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Old Jul 20, 2003, 4:54 PM   #11
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hahaha you guys all made me laugh......

....now I wonder where I put that old magnifying glass..... <tosses the cornflakes out of the package to use the cardboard box> .....

Great tip!
Can't wait to try it out! hehe
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Old Jul 20, 2003, 8:52 PM   #12
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Quote:
....now I wonder where I put that old magnifying glass....
Lenses stripped from film/dia projectors will also do.
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Old Sep 13, 2003, 10:56 PM   #13
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that's great but i dont want to duct tape a $1 lens to my $1200 camera!!!!
i would rather go buy a $20 lens a the camera store

but still very cool
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Old Jan 20, 2004, 8:50 AM   #14
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I sold some gold coins from my father-in-law's estate on E-bay and needed good close up shots. My Epson 750z digicam, while having a macro mode, would not focus close enough to really do the job I needed. I have a little stand with a magnifying glass attached which I use for soldering small electronic projects. Placing the coin on a colored background, lighting it with my desk lamp, and shooting through the magnifying glass yielded pictures which filled the frame and showed all details nicely. The 750z has only automatic white balance so I adjusted the hue of the pictures in my photo editor to give a natural gold color. The coins sold quickly and brought good prices. As they say, "a picture is worth a thousand words", especially a good picture.

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Old Mar 11, 2004, 12:38 AM   #15
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I've used a flatbed scanner to successfully scan coins. It's much easier than using a camera and gives very good results.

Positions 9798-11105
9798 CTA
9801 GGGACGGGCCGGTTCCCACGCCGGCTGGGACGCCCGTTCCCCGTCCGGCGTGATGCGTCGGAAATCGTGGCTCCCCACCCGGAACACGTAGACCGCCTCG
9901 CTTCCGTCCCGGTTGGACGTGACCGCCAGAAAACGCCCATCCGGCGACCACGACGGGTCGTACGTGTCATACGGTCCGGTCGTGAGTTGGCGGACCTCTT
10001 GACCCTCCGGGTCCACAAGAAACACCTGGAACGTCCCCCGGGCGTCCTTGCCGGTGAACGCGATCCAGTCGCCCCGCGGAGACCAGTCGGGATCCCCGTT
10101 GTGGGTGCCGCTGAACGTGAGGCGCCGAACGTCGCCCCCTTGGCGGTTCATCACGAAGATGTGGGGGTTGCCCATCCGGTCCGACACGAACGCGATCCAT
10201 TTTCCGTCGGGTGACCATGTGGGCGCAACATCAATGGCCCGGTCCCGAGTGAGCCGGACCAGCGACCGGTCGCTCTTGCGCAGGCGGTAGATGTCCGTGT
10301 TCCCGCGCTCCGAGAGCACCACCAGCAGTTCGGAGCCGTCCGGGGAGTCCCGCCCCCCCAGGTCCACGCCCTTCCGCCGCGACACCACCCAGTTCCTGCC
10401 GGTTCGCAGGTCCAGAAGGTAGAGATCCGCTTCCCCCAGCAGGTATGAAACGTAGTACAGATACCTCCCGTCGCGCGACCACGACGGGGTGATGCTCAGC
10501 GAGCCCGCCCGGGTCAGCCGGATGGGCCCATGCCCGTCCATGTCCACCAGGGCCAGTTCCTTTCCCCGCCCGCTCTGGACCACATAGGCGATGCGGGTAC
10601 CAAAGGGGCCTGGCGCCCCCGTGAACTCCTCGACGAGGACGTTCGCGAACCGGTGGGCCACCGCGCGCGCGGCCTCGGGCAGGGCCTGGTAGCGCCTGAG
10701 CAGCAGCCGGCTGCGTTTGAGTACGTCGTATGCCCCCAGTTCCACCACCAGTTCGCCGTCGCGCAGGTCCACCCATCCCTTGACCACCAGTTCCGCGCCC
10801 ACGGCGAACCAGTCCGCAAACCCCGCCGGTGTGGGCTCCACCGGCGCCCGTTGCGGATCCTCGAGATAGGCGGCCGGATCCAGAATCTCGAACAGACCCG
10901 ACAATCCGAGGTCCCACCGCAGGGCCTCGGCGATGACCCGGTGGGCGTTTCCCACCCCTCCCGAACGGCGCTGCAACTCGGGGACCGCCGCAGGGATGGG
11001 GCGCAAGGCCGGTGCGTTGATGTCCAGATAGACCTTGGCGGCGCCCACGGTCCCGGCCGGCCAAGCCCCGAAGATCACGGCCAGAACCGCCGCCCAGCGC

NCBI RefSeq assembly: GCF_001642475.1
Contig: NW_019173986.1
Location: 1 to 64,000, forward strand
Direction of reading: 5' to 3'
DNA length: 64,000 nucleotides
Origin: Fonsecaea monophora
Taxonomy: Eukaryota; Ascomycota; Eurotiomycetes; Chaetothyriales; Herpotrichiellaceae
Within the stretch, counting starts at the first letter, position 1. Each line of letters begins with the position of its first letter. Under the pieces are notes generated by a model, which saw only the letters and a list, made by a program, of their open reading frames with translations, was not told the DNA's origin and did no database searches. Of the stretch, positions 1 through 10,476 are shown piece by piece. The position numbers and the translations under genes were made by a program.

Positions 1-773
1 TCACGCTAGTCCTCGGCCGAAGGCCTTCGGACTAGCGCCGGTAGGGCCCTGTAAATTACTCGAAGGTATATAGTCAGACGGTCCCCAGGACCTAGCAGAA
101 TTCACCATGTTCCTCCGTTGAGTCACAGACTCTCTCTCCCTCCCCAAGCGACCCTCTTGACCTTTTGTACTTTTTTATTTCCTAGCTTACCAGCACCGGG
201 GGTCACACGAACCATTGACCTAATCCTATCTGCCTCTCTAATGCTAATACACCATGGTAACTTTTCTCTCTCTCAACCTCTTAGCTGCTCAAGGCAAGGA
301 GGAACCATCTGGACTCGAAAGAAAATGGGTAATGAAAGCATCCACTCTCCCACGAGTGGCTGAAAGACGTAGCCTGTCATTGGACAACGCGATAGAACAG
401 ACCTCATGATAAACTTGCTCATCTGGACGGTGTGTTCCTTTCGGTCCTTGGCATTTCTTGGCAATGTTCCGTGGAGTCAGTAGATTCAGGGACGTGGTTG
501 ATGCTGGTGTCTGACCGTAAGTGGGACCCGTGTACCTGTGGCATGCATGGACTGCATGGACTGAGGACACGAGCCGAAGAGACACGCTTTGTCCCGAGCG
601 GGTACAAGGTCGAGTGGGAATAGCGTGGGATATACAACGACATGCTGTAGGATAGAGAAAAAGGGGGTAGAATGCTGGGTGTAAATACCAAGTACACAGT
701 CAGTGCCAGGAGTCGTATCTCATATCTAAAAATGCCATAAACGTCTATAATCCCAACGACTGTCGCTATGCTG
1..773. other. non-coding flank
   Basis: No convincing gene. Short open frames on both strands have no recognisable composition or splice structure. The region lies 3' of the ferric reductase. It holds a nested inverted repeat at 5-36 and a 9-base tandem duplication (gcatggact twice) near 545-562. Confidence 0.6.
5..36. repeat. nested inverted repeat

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Originally Posted by Puck M
I sold some gold coins from my father-in-law's estate on E-bay and needed good close up shots. My Epson 750z digicam, while having a macro mode, would not focus close enough to really do the job I needed. I have a little stand with a magnifying glass attached which I use for soldering small electronic projects. Placing the coin on a colored background, lighting it with my desk lamp, and shooting through the magnifying glass yielded pictures which filled the frame and showed all details nicely. The 750z has only automatic white balance so I adjusted the hue of the pictures in my photo editor to give a natural gold color. The coins sold quickly and brought good prices. As they say, "a picture is worth a thousand words", especially a good picture.

Puck
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Old Mar 11, 2004, 8:10 AM   #16
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Originally Posted by Guerito
I've used a flatbed scanner to successfully scan coins. It's much easier than using a camera and gives very good results.
Another good idea. I don't have a scanner so I used what I had at the time. As they say, "necessity is the mother of invention".
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Old Mar 19, 2004, 6:51 PM   #17
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Just last summer I saw the results of a kid who was in Africa with some small, basic camera. He put the lense up against the eyepiece of a binocular and got some real decent telehoto shots. Out of curiosity, I tried a small monocular with a Coolpix and was fairly impressed. Granted, not something for everyday use but a smart idea for an otherwise impossible situation.
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Old Mar 19, 2004, 8:02 PM   #18
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There is one thing to say for those tiny lens cameras; you can easily put any optics in front of it. Try that with a dlsr lens.
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